Many things can be said about Quentin Tarantino’s film career whatever the opinion, but the words boring or cliché will definitely not be anywhere in the discussion. Every single film he produces brings something fresh to the table whether it be a crime thriller about a heist gone terribly wrong or a western about a slave hellbent on revenge. For his newest film, Tarantino travels back to late-1960s Hollywood and attempts to capture the magic of old filmmaking in an ode to the works that inspired him when he was coming up. Unfortunately, it appears that Tarantino fails to do anything but pay homage to old Hollywood and create some humorous scenarios. Once Upon a Time … in Hollywood plays out like a franchise superhero movie that is full of references for fans but forgets to have any plot of its own. Fans of film in general will find references and Easter eggs to adore in nearly every scene, but those who want a good story or anything that isn’t Tarantino’s fantasies will be disappointed.
The film follows near-obsolete actor Rick Dalton (Leonardo DiCaprio) and his stuntman Cliff Booth (Brad Pitt) as they navigate the world of 1969 Hollywood in the time span of two (and a half) days. It also briefly focuses on their neighbor Sharon Tate (Margot Robbie) as she has fun with her husband and looks back on her career. To be quite honest, describing the plot of this film is quite difficult because there really is no solid narrative. The audience is introduced to the two main characters through a TV interview and for many scenes after that, I waited for some kind of conflict or narrative to be introduced. Nothing ever comes. Some films can get away with having no real plot or conflict because the message justifies it, but Once Upon a Time … in Hollywood feels like a string of scenes that Tarantino thought would adequately show off his movie knowledge.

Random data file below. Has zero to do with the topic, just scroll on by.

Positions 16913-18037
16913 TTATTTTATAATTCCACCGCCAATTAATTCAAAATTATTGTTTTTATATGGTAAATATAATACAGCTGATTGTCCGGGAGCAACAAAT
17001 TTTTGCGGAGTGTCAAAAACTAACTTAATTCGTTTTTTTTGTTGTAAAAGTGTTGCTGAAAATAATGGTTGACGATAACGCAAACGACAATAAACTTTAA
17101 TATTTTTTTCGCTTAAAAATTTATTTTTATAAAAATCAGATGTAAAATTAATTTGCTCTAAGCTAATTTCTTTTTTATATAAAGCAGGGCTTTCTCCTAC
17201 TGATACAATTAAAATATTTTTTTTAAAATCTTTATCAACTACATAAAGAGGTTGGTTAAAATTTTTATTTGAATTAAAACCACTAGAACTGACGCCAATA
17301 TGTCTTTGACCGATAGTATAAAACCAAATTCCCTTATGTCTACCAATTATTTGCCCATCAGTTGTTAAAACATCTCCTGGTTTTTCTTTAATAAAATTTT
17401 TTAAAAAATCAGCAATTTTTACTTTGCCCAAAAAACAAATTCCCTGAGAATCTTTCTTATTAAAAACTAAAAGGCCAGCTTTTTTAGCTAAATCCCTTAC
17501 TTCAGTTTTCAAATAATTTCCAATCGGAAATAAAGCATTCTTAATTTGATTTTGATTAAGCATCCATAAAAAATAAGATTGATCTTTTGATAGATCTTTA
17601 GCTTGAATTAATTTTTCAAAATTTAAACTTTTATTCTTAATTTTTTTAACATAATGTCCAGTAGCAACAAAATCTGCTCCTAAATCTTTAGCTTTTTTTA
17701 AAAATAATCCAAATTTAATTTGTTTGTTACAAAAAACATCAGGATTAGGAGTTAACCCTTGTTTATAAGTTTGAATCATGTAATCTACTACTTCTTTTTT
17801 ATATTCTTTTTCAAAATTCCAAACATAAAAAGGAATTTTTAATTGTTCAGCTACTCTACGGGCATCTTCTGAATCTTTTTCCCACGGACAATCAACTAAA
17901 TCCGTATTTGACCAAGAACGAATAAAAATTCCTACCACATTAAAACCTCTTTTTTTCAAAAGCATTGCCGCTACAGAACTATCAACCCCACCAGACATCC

If one walks into this film expecting nothing but a decently funny comedy, then that expectation might be met. The best moments of the movie are scenes that are simply meant to be funny, and there are quite a lot of them scattered throughout. A big reason many of these moments land is Brad Pitt’s charismatic lead performance. Every single scene that Pitt has dialogue in is more interesting because he breathes life into even the stalest of scenes. One of the more entertaining scenes is a prolonged sequence near the end where Pitt simply feeds a dog. He plays it with such dry humor that it leaps off the screen and has the audience more engaged than the scenes that attempt emotion or action.
In comparison, the scenes with Leonardo DiCaprio and Margot Robbie’s characters drag. Both of their stories have themes that will hit home for anybody that works in the entertainment industry or that looks back at their career in any field with fondness, but it isn’t profound enough to warrant the amount of pointless dialogue the audience has to sit through. Once Upon a Time … in Hollywood is two hours and 41 minutes long, and boy does it feel that length. By the time the third act started, I already wanted to stand up, get out of the theater, and do something else with my life. It didn’t help that Robbie’s story as Sharon Tate is completely useless and is only included in the film so Tarantino can reflect on himself and present his idyllic version of Hollywood.
Once storytelling finally does start, it is done in a lazy and thrown-together fashion, with pointless narration doing all of the work Tarantino must not have cared enough to put effort into. The last act of the film is ludicrous, and while I get where Tarantino is trying to take the audience, it just feels like he is messing around and doesn’t care about any actual points he gets across. This film feels like one giant inside joke for nerds and people in Hollywood like Tarantino that no one else is likely to understand. His handling of the Sharon Tate murder and of legend Bruce Lee just tell me that he wants Hollywood to be a creation which he can manipulate in order to fulfill his own fever dreams.
Of course, Tarantino is still proficient at dialogue and camerawork, and the production design and acting are top-notch. I just wish all of the talent that comes along with his films was put into a more worthy project. Once Upon a Time … in Hollywood is funny enough to sit down and watch once, but it is too self-indulgent and pandering to simply enjoy as a narrative piece of literature. Props must be given to Tarantino for remaining outside the reaches of typical big-budget storytelling, but he tries so hard to impress audiences regarding his own talent and knowledge of film history that he forgets to simply make a compelling film.
I give Once Upon a Time … in Hollywood a C.